How to Clean the Stove Easily?

We hope you love the products we recommend. SeriouslySmoked.com may earn a commission on qualifying purchases from Amazon Associates or other vendors. Read more here.

Last Updated on August 10, 2021
Doug Stephen

Doug Stephen

Doug is a hardcore barbeque enthusiast and connoisseur. While he spends most of his time on editing and research, he sometimes moonlights as a product tester for particularly interesting things he comes across.

Even if you cook infrequently, periodic stove cleaning helps your kitchen and its appliances stay in peak condition. Grease and grime doesn’t always appear obvious on dark stovetops but can become sticky or even start to smell over time. The grime can transfer to your pans and make it harder to clean them after each meal.

Modern stoves are designed to be easy to clean, but there are still best practices for cleaning them. You’ll need to handle with care your glass top stoves if your cooking with cast iron surfaces because particularly vulnerable to damage if you use the wrong products. Here’s how to clean the stove safely without spending excessive time scrubbing tough stains.

1. Cleaning the Surface

The smooth, even surface of the stove should be easy to clean with soap and water. Use a sponge with a plain surface or a plastic scrubber to avoid scratching the finish. Make sure to remove all soap from the stove once you’re finished in order to leave a sparkling clean surface.

Some very sticky spots may need a degreaser to clean, but be sure to buy a product that’s safe to use on stovetops. You can use a metal scraper specifically designed on glass electric stoves if the scraper is specifically designed for glass and the stove manufacturer instructions allow it. If you’re unsure how to clean the stove, double-check the instruction manual and look online for an appropriate product.

2. Dealing with Burners

Electric coil burners are designed to be unplugged and carefully washed by hand. Because the burners are usually coated to resist sticky spots and stains, you should be able to get any grease off with just a sponge and warm water. If needed, use a small amount of soap, but make sure to rinse it away thoroughly without getting the electrical contacts wet.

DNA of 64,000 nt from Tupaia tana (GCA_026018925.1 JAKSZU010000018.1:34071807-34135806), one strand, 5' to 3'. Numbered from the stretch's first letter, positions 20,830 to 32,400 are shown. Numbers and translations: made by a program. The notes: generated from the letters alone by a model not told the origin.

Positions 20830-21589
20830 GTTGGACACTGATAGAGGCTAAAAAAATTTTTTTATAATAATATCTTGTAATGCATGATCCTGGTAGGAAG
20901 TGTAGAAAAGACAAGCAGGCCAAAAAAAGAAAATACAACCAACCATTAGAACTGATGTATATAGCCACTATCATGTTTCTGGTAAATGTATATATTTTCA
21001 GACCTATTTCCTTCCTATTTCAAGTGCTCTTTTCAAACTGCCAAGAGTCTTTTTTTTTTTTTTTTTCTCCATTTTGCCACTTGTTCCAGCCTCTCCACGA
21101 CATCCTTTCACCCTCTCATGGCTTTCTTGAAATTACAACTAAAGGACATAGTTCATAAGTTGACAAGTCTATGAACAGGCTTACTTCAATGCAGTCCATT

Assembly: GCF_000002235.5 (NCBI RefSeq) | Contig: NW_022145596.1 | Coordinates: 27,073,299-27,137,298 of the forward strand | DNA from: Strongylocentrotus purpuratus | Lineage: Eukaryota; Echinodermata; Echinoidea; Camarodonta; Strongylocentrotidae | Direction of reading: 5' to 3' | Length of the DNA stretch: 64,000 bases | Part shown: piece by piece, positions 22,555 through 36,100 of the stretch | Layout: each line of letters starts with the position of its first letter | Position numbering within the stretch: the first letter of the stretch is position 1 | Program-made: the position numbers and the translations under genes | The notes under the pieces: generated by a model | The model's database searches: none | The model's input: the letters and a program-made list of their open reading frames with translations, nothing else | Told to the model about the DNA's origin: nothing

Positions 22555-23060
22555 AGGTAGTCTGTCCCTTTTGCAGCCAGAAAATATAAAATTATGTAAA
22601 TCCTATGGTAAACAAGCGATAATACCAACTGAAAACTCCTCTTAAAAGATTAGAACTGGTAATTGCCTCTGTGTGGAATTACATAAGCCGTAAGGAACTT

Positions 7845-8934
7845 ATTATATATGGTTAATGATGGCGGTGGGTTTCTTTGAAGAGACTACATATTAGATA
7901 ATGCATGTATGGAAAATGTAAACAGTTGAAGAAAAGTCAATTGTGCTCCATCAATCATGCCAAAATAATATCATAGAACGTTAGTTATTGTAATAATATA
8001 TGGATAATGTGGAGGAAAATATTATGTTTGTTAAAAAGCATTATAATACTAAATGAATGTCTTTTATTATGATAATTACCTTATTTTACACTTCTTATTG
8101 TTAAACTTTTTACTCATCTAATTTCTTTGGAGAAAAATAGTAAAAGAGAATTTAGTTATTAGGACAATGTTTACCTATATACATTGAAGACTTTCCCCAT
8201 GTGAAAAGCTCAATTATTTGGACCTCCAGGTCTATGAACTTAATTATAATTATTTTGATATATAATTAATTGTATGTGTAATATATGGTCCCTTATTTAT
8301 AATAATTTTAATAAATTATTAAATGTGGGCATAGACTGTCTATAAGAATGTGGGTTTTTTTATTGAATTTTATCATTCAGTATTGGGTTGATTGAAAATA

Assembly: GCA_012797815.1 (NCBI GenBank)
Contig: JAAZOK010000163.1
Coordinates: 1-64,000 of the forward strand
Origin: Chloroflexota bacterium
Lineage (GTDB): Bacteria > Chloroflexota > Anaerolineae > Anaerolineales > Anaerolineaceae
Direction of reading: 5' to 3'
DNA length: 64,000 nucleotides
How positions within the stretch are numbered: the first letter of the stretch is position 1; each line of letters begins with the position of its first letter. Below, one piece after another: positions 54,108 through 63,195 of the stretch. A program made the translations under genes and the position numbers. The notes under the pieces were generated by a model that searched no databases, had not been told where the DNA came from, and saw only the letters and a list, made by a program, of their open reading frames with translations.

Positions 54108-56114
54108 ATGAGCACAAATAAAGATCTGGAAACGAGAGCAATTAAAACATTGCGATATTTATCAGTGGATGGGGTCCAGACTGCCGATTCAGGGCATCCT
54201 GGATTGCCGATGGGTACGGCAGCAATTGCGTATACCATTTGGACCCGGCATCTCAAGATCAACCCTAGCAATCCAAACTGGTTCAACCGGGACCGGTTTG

Gas burners require gentle cleaning with a toothbrush to make sure no food particles are stuck inside. Most food and residue should come out easily without soap. If you suspect that something large is stuck inside where you can’t reach it, contact a maintenance technician for support instead of trying to handle it yourself.

3. Scrubbing Drip Plates

Your stove may have small drip plates under the burners that help catch stray food and liquid. Usually, these drip plates are removable for easier cleaning, but remember which plate goes back in which spot on the stove.

Drip plates may require more scrubbing than burners and other parts because of how much food falls into them. Try soaking them in either soap and hot water or a 1:1 water and vinegar mixture. Then wash with a nylon scraper or textured sponge.

4. Getting Cooked-On Stains

Figuring out how to clean the stove gets more difficult when heavy stains are involved, especially on gas stoves’ metal grates. Caked-on grease that doesn’t come off grates easily may require extra soaking in the sink.